Many times we can visually diagnose the cause of the new growth. Other situations require the use of cytology in which a needle is inserted into the suspicious area. This process does not typically require sedation or local anesthesia. A syringe is attached to the needle allowing a small number of cells to be collected and then expressed onto a microscope slide. A quick 3-step staining process is then performed to look at the cells microscopically and make a preliminary diagnosis of the lump. Veterinarians have years of training in this process and are adept at diagnosing masses or tumors with cytology. If further diagnostics are needed, your vet may recommend surgical removal of lumps or bumps, particularly if he or she feels the initial cytology looks suspicious. Surgical removal of masses allows the surgeon to remove extra tissue around the suspicious areas and submit the tissue to a board-certified pathologist for an exact diagnosis.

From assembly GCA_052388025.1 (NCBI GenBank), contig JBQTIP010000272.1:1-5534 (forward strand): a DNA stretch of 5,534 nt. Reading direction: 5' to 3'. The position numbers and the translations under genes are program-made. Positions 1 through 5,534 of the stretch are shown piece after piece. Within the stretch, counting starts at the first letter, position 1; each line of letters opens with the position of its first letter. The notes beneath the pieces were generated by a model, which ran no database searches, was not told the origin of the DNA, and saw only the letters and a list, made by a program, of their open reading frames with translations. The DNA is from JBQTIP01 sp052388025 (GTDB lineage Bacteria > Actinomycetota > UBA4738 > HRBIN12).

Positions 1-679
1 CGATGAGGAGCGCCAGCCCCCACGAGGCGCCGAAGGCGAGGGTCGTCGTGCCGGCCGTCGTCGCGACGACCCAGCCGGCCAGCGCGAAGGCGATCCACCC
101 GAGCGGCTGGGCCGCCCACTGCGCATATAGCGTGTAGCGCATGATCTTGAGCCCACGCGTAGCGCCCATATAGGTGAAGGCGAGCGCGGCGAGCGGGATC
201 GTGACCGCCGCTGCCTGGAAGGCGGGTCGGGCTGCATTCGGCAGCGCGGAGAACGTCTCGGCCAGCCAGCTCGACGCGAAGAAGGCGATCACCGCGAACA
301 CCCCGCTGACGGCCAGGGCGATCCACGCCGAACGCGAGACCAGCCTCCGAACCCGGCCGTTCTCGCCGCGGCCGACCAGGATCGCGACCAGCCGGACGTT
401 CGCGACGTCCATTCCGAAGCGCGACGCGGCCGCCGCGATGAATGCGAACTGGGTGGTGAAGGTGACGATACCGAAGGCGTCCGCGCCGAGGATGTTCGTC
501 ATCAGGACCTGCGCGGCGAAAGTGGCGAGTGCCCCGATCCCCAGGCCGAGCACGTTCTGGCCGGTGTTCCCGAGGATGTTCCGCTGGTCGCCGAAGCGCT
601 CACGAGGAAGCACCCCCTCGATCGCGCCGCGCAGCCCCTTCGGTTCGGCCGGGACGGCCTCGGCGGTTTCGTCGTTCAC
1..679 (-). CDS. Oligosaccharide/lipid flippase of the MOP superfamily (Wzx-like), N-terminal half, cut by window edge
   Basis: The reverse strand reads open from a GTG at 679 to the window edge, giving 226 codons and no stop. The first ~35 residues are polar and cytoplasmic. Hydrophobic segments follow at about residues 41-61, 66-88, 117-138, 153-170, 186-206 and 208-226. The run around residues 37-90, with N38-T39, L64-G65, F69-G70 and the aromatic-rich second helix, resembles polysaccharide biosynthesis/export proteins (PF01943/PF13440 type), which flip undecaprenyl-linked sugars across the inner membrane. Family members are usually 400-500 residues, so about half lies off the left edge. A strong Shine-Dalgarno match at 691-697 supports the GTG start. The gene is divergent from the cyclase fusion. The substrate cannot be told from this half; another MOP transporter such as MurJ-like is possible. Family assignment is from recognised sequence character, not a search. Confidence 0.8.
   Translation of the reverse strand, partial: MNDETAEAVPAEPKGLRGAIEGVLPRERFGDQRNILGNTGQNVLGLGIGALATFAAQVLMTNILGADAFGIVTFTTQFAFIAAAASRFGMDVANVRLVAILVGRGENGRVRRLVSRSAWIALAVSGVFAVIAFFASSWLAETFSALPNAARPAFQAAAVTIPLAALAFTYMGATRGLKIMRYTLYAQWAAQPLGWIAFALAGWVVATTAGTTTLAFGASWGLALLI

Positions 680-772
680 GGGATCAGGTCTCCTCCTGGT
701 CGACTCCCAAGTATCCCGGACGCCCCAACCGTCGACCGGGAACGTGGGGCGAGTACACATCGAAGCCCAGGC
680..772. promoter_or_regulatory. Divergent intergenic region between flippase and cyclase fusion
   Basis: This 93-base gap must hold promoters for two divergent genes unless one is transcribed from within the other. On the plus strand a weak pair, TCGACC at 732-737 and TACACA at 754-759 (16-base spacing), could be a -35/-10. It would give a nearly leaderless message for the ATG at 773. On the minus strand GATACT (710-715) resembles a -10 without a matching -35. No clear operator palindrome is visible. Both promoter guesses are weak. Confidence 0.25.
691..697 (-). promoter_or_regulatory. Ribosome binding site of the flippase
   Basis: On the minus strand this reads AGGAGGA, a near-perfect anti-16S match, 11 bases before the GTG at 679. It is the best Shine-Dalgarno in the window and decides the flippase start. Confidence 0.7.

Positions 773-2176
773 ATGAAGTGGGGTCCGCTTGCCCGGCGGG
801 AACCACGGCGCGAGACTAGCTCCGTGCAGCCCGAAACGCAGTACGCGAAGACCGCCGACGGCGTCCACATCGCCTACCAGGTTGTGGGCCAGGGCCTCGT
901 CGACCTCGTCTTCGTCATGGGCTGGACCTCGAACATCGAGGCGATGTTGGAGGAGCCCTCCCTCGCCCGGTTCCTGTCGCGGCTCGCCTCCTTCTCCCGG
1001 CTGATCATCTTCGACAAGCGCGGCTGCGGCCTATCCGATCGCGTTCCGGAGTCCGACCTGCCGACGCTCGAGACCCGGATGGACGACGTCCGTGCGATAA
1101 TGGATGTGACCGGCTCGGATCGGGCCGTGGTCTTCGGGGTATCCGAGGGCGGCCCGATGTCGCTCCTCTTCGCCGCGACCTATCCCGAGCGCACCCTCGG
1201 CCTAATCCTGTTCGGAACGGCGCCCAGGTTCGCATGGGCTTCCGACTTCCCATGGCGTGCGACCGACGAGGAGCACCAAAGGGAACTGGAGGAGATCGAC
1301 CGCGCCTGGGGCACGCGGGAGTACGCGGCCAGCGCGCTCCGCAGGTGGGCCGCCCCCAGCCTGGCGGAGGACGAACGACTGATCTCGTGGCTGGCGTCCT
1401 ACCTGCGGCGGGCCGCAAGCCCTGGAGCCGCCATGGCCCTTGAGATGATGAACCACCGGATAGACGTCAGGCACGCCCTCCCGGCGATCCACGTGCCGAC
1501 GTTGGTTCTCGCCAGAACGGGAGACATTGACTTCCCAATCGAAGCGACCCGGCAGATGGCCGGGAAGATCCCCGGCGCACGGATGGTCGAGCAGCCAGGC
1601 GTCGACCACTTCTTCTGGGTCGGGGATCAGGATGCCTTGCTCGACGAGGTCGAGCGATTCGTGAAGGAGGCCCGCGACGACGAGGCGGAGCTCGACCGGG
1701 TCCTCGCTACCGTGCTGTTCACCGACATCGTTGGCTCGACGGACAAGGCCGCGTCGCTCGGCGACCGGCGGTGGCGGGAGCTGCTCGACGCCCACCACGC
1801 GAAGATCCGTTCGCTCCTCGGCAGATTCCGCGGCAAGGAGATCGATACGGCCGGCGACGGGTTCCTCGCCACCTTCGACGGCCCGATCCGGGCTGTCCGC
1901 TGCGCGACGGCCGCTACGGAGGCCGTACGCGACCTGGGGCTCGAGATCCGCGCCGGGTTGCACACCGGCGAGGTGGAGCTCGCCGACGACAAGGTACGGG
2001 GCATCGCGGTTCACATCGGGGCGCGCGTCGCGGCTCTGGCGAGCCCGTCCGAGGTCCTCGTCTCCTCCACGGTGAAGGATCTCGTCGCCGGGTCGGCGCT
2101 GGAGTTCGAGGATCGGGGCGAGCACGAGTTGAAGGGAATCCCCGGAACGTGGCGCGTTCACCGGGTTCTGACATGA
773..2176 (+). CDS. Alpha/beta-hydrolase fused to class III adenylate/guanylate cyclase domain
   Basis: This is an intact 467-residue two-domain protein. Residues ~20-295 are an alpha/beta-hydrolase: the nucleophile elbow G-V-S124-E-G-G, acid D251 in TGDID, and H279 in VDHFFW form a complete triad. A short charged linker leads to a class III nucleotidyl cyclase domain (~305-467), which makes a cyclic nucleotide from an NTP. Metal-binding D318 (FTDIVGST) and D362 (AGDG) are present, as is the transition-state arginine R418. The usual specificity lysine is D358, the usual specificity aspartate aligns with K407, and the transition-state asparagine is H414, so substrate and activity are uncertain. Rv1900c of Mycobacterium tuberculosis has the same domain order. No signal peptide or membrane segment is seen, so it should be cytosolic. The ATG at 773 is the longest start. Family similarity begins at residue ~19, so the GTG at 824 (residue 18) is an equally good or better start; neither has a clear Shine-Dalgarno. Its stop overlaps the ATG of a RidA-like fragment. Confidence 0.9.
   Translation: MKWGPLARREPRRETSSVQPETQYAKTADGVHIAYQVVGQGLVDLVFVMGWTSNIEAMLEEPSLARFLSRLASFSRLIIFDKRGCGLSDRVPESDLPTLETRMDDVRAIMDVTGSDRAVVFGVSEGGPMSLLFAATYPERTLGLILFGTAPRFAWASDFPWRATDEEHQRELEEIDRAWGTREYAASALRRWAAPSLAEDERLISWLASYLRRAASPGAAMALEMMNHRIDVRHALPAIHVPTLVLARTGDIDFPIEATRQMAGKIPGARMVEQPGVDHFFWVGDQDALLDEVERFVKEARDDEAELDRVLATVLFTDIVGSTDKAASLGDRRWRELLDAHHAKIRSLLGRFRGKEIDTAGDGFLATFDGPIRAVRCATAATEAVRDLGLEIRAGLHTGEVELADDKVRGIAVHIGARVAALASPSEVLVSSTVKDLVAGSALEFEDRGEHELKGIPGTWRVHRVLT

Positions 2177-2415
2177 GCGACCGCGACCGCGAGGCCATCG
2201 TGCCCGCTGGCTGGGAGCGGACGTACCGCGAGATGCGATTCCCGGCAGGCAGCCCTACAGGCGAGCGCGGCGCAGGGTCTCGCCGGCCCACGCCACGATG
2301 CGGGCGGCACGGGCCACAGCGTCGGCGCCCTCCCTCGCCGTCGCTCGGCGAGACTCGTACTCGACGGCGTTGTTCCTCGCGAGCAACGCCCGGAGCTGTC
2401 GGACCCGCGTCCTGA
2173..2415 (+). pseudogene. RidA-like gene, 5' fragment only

Biopsies, or microscopic identification of cell types, allow your veterinarian to make the proper treatment plan for your pet. In some cases, bloodwork may also be needed to determine internal organ function, particularly if the biopsy reveals a malignancy that is responsive to chemotherapy. Radiographs may also be necessary to see if any spread of a malignancy has occurred.
While much of this information can seem overwhelming, rest assured that the majority of lumps and bumps can be diagnosed and treated very effectively, allowing your pet to maintain a happy future and quality of life. The most important thing is to seek advice from your vet as early as possible.